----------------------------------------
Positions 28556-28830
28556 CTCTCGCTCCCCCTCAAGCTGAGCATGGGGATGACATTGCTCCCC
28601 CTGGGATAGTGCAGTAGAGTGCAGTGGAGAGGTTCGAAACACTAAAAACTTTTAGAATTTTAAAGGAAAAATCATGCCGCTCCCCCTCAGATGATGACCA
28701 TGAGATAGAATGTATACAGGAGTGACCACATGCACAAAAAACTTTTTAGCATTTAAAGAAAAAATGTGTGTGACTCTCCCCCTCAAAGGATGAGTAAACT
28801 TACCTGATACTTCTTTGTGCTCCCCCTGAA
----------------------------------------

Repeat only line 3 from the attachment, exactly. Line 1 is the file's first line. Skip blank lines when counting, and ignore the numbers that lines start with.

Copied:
28601 CTGGGATAGTGCAGTAGAGTGCAGTGGAGAGGTTCGAAACACTAAAAACTTTTAGAATTTTAAAGGAAAAATCATGCCGCTCCCCCTCAGATGATGACCA